While reading through Facebook and checking out different groups, I always find time to check out what is being posted to the Facebook group, Tandem Computers. A lot of memorabilia surfaces and there have been times when I have been envious about one collectable or another from the ‘80s and ‘90s that for one reason or another I failed to retain. What did catch my eye was a post by Lou Custodio, a former employee of Tandem Computers back in the ‘80s and ‘90s, that included maps of the Tandem campus - and a big thanks to Lou for providing this graphic! While it didn’t bring tears to my eyes, as it were, it did remind me of just how large a presence Tandem had in Silicon Valley and of how much distance I covered walking between buildings 2 and 247.

A lot has changed since those times and it’s hard to ignore how strongly emotions run whenever the past is brought up; let’s not forget that Tandem Computers was a great place to work or that its technology changed the world. However, despite how often we talk about Tandem Computers, it’s important to recognize the new NonStop even as I ask the question, have you been keeping up with today’s NonStop? We should never ignore history but it’s equally as important to be well-informed about the new chapters that are being added to this company’s history.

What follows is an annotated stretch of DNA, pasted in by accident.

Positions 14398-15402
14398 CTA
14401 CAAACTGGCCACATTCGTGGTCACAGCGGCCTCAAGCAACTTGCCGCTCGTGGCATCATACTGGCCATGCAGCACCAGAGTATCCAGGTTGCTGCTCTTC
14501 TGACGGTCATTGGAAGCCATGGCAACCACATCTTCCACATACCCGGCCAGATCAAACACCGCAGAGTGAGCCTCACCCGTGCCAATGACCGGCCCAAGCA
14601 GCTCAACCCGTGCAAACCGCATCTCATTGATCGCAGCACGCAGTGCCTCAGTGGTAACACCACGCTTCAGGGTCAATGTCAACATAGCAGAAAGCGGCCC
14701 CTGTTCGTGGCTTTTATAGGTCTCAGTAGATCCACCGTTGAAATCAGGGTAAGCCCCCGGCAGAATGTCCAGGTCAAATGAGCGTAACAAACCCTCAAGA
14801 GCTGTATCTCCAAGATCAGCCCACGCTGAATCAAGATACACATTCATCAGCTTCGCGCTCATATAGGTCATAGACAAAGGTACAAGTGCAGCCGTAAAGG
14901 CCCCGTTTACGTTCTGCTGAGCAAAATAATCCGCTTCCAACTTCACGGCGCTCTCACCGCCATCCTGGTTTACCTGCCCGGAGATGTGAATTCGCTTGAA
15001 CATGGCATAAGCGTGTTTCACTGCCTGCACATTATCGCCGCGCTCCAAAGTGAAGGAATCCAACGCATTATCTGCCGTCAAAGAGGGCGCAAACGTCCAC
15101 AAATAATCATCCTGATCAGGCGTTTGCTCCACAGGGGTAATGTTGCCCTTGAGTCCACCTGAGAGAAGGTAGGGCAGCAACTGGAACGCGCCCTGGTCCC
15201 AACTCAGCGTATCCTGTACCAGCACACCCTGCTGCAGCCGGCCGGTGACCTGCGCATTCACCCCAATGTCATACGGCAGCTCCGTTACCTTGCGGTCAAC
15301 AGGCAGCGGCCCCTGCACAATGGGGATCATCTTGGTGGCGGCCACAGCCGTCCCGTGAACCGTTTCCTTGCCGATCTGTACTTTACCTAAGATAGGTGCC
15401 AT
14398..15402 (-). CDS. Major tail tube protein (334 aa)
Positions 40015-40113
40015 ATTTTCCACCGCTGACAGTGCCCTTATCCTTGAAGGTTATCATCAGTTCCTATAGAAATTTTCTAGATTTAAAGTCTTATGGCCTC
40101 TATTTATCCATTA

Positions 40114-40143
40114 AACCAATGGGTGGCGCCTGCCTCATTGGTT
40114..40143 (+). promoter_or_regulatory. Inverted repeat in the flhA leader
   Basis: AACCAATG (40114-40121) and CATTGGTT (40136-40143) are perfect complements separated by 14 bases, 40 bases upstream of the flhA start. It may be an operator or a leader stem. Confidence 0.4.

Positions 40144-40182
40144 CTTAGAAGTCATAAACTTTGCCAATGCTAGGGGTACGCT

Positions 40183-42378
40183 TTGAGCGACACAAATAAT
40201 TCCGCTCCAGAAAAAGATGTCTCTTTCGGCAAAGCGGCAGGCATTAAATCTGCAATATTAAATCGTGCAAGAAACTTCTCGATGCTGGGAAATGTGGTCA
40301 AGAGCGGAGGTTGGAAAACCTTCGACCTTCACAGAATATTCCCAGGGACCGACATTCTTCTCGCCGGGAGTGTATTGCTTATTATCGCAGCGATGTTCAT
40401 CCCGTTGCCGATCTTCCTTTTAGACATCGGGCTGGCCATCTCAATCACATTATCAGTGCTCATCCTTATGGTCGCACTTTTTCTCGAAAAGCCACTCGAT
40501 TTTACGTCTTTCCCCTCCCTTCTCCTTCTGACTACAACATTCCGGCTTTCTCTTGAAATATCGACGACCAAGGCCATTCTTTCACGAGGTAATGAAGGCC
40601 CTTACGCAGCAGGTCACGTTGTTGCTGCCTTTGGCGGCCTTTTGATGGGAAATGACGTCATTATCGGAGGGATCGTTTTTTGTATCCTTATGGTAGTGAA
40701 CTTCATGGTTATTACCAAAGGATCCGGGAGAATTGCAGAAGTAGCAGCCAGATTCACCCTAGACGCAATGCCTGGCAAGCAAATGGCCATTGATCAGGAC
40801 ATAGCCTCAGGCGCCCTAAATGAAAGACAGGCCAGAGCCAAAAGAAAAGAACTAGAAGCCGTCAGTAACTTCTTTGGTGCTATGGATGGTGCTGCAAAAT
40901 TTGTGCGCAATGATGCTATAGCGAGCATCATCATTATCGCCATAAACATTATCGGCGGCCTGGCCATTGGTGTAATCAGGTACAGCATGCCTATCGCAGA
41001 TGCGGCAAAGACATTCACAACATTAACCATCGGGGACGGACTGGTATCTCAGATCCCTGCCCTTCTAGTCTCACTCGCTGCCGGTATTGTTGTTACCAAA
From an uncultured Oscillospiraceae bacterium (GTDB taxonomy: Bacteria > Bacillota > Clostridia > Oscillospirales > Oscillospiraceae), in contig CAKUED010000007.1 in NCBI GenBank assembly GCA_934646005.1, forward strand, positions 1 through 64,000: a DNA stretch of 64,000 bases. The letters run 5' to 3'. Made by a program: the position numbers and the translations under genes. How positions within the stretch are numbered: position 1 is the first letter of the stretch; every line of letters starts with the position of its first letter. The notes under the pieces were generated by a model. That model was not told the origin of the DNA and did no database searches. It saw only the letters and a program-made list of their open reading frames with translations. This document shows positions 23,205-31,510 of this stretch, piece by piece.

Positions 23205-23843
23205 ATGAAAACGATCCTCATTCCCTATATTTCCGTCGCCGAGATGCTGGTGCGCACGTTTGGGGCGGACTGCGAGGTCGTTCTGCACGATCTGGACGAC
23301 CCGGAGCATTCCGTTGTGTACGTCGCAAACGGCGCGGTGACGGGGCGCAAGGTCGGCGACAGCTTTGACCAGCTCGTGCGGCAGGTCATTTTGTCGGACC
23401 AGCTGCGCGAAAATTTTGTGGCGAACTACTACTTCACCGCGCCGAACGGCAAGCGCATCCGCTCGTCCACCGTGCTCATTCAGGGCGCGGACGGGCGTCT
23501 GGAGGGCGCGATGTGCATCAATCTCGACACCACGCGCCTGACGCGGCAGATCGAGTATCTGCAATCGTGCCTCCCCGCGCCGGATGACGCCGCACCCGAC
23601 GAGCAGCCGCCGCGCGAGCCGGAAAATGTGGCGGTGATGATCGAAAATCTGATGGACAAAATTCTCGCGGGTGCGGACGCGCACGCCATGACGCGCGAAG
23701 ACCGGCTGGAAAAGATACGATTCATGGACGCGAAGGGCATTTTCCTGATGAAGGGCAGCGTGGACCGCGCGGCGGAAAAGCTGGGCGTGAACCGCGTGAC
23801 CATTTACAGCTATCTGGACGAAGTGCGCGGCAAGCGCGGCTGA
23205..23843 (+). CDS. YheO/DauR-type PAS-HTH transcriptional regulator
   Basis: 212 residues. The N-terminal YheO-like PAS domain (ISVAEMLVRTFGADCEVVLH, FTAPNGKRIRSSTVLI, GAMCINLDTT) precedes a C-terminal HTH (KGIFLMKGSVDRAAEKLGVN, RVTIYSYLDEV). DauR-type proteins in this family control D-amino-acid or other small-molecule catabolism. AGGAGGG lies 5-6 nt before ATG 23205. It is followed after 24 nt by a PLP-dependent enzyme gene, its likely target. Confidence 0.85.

Being on social media as frequently as I am, it’s still surprising to read from those active in the industry who ask about Tandem and whether Tandem is still around? When it comes to keeping up with NonStop, it shouldn’t be a surprise to anyone that in pursuit of transformation, enterprises everywhere still value availability, security and scalability.

I have written a lot of late about Hybrid IT, Cloud Computing and Virtualization to where I am being careful not to fall victim of my own words. By this I mean out of necessity I have to put to one side my rose-colored glasses to be sure I am giving NonStop a fair shake. NonStop has come such a long way in a relatively short timeframe and yet, it’s only now that we are seeing enterprises deploying the new NonStop – a creative mix of traditional converged systems based on x86 servers and virtualized systems (including virtualized converged systems) capable of being deployed in private clouds.